Interestingly, in an interview, a Dayton representative mentioned that the BST-300EX was intentionally designed to be mountable on riser platforms to create vibrations throughout the entire platform, a feat the smaller BST-1 could not achieve without multiple units. Also, the representative said that they can vibrate a 90lb concrete block. Considering this, having one shaker per seat might be excessive in my case, but more bass is always welcome.


  • Power Handling: 300 Watts
  • Impedance: 4 ohms
  • Specified frequency response: 12-200 Hz
  • 4″ voice coil
  • Terminal type: Spring loaded hole
  • 35mm max travel of magnetic puck
  • Size: 7.25″ (18.4cm) X 7.25″ (18.4cm) x 2.5″ (6.35cm)
  • Weight: 3.75 lbs. (1.7 kg)
  • 5 year warranty

Price of BST-300EX Bass Shaker

As of writing this article, the Dayton Audio BST-300EX is currently on sale for $90 USD, down from its regular price of $150. For the most up-to-date pricing information, please refer to the card provided below:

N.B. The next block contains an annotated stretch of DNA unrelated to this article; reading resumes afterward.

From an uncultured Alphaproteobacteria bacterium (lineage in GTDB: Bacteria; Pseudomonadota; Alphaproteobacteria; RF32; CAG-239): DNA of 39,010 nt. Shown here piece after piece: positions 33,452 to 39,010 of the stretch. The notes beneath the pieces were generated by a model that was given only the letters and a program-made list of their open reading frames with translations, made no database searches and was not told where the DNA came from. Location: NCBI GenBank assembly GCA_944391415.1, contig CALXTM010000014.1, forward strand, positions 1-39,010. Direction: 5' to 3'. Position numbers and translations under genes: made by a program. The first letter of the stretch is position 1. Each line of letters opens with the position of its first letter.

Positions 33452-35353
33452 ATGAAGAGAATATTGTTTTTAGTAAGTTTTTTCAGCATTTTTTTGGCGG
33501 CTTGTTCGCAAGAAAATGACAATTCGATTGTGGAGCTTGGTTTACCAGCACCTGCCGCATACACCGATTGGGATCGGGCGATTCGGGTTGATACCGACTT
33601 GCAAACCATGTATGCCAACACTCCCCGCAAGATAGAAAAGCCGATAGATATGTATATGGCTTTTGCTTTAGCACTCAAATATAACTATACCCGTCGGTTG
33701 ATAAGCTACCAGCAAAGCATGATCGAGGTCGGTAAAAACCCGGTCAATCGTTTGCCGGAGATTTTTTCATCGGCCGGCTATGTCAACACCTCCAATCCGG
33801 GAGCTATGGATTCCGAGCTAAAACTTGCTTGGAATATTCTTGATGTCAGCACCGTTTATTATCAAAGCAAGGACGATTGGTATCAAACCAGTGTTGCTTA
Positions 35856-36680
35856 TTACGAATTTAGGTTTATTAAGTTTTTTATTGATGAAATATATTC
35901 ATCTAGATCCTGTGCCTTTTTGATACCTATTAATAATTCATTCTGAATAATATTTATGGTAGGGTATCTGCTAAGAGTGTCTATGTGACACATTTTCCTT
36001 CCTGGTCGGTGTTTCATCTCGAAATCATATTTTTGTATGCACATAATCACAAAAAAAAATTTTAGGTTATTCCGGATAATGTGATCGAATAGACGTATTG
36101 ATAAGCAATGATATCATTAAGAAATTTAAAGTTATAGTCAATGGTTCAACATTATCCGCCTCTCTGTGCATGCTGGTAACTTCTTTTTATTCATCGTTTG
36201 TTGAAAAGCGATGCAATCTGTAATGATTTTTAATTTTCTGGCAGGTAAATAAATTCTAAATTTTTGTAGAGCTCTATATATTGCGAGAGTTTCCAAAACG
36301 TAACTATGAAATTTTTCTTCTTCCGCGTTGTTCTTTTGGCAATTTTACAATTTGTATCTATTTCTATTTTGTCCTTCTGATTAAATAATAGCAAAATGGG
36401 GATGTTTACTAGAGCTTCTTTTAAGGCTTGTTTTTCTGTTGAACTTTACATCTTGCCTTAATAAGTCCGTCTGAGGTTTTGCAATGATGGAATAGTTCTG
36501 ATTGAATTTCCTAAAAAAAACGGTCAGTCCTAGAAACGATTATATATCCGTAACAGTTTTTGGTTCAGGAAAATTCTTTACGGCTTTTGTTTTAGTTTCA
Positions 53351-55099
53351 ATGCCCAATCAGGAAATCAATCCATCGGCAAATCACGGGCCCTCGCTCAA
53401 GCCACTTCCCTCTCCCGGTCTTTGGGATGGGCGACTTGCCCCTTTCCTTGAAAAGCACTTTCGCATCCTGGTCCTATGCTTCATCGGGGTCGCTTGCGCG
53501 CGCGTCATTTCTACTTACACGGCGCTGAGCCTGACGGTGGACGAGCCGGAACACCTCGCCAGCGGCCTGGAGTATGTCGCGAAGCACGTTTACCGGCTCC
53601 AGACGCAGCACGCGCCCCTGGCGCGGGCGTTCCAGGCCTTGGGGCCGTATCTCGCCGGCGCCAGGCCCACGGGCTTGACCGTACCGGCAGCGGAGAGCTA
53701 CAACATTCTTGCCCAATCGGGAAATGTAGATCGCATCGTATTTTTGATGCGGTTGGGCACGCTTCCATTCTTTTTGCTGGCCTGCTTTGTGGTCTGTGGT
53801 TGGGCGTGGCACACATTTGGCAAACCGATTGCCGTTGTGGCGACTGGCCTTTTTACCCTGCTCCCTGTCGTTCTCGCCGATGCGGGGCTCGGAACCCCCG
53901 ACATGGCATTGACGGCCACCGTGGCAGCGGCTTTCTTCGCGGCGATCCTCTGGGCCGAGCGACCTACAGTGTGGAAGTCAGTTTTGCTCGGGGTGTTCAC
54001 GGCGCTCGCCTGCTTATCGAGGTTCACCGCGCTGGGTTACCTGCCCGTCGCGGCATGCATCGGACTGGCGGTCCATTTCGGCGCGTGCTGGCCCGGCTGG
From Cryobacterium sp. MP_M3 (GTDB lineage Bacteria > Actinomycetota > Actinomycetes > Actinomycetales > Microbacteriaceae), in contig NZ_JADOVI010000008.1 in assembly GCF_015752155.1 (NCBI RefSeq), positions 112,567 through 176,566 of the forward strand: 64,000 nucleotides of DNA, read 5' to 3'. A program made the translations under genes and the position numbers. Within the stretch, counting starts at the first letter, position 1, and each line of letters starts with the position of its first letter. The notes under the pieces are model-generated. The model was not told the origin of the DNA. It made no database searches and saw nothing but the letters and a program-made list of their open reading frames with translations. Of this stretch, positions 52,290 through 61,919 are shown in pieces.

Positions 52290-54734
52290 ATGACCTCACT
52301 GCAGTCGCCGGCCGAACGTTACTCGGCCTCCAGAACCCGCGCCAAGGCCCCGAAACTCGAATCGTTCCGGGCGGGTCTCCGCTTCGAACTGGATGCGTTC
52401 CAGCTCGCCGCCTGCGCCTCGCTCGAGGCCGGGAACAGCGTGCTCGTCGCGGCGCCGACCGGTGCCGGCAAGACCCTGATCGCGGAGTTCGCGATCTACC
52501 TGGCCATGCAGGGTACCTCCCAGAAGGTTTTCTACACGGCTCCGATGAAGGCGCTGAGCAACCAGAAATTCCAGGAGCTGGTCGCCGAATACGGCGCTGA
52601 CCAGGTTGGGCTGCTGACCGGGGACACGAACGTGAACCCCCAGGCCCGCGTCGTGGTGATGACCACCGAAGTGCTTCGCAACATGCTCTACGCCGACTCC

The BST-300EX has four holes in each corner for mounting, making installation simple and efficient. It is best to attach them to a strong, flat part of your chair. Also, pick a spot where your furniture does not rattle often because these shakers can make any rattling more noticeable

  • Hole Distance (corner to corner): 6-11/16″
  • Hole Distance (side to side): 4-11/16″

Using two wood screws, I attached the bass shakers to the chairs backs due to the limited mounting options under the seat and limited wood space on the back. Despite my initial concerns about strength, they have held up well so far. I will monitor them over the next few months, just in case the wood screws loosen. I would advise mounting them as solid as you can.

Whether placing them on a platform or connecting to furniture itself, it is wise to firmly connect the shakers to what they are mounted on to ensure proper energy transfer. If you are not using a platform and have fewer than one shaker per seat, be sure to connect the individual pieces of furniture together to make one larger mass that will vibrate together.